Jan 30, 2013


By Ilsa Rashid

Directed Writing:
I lay on a mattress of steel, writhing in pain that gnawed, not on my body, but my conscience. The cold of the mattress reminded me that this agony and this loneliness were all real.
How much longer must I endure such suffering? When shall I join those innocent ones? The ones that I snatched away from their families, like a stubborn child seizes another’s possession.
I saw their faces float affront my eyes, on the walls of the cell, mocking me. The embarrassment, the guilt of it drove me insane! I remember, as clearly as I saw the turnkey sleeping on a chair behind the bars that I had killed. How many, I do not remember.
The turnkey parted his eyes slightly and said,
“Do you need anything?”
“Death,” I replied.
“Might as well learn to kill time too. You’re not going anywhere anytime soon,” he stated flatly.

Comparative Analysis:
Both, the given passage and my passage, are written in first person singular and are monologues by a person responsible for a series of murders.

Both passages have the same purpose: to show the murder’s agony. ‘Agony,' ‘miserable,' ‘parched’ and ‘terror’ are words that the given passage uses. My passage uses ‘pain’, ‘suffering’, and ‘gnawed’. All these words describe the character’s experience in the prison and create a mood of tension and, sometimes, sympathy. Throughout the passages, the tone of the speaker is that of guilt and restlessness. This is illustrated by the questions in line 5 in my passage these questions evoke sympathy in the reader as they help form a connection with the prisoner.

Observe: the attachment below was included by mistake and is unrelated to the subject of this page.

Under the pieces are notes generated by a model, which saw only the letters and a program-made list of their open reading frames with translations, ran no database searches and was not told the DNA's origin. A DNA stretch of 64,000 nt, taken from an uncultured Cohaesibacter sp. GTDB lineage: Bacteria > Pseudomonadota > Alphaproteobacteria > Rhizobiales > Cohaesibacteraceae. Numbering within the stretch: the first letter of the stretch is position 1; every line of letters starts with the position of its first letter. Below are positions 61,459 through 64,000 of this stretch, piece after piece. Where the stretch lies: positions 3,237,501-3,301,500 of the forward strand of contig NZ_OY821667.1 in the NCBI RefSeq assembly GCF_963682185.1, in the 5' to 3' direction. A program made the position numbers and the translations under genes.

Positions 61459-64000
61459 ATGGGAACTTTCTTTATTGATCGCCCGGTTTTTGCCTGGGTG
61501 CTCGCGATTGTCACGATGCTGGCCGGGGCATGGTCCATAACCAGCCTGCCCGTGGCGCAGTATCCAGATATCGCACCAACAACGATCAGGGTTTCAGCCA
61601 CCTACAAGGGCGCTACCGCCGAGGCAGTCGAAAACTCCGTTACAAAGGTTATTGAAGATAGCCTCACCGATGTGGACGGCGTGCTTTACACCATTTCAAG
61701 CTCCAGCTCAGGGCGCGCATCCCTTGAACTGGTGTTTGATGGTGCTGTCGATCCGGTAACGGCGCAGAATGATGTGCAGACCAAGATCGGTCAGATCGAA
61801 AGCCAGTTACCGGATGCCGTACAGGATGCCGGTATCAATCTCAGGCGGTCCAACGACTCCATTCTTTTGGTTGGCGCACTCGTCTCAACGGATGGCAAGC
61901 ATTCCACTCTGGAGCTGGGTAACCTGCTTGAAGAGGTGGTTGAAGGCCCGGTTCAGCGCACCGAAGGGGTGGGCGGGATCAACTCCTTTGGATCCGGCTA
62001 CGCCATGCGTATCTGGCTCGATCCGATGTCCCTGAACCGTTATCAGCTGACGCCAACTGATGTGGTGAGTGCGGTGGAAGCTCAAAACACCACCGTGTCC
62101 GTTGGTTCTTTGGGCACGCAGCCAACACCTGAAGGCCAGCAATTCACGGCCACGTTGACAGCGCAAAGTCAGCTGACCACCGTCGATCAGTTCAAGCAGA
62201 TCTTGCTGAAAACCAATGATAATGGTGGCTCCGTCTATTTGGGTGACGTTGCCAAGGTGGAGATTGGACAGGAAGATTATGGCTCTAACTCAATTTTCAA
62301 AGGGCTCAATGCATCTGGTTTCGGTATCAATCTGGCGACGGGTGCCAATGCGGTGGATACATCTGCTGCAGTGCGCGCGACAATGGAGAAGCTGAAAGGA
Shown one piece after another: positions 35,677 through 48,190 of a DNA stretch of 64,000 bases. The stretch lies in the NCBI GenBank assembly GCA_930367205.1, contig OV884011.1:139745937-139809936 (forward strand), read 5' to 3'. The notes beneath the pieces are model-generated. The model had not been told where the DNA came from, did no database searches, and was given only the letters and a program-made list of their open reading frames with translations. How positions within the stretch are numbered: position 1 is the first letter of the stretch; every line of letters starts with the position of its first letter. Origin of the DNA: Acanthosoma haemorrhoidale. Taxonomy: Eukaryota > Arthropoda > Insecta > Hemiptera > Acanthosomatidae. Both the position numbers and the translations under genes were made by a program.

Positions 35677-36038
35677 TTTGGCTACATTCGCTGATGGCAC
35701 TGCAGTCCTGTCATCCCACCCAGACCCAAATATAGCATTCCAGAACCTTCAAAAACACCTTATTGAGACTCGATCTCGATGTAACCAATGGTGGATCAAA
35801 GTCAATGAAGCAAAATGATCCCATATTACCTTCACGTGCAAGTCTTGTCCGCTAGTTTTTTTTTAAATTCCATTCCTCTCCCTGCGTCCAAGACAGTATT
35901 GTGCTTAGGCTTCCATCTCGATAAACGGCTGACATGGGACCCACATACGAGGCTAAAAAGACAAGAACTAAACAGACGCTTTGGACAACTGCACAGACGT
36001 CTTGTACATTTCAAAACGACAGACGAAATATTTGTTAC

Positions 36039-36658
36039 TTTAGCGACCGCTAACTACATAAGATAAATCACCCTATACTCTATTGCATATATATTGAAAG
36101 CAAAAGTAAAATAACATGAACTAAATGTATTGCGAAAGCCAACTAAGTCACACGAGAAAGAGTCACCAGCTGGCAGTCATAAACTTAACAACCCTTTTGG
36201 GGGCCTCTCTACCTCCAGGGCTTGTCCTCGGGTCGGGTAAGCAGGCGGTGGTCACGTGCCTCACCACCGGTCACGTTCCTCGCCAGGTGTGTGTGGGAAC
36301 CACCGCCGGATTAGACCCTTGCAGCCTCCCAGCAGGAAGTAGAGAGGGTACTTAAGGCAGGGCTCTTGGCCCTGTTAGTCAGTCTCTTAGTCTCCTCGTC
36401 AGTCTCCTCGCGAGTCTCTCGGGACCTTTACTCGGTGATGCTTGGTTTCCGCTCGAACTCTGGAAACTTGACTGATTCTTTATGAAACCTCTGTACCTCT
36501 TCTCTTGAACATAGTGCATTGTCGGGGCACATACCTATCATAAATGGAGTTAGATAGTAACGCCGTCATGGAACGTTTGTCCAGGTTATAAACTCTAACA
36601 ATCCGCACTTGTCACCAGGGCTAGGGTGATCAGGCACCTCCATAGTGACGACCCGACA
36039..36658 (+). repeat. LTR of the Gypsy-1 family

The given passage uses long sentences and exclamations to show the frustration and helplessness of the prisoner. The given passage uses thus exclamation in line 21, whereas I have emulated this technique in line 10 and 11.

The given passage uses a simile in line 22 where the renewed torture is compared to ‘the turning of the wheel.’ ‘Like a stubborn child’ is the simile that I have used to describe his act of murder.

The given passage repeatedly mentions how the prisoner can’t differentiate reality from a dream, as in line 4, 24 and 47. I have also shown a sense of disbelief and confusion in line 13, where the prisoner does not remember how many he has killed.

Both passages make use of dialogue where a person asks the prisoner a question. ‘Are you better now, sir?’ in the given passage and “Do you need anything?’ in mine. Also, both passages make use of sarcasm: in line 42 in the given passage and line 17-18 in my passage, where the remarks of the outsider hurt the prisoner. This evokes sympathy for the prisoner.

“Gaolers, turnkeys, bolts” is a triad used in the given passage. This creates a sense of pity for the prisoner as it is a list of boring things and people. However, I have not used this technique.


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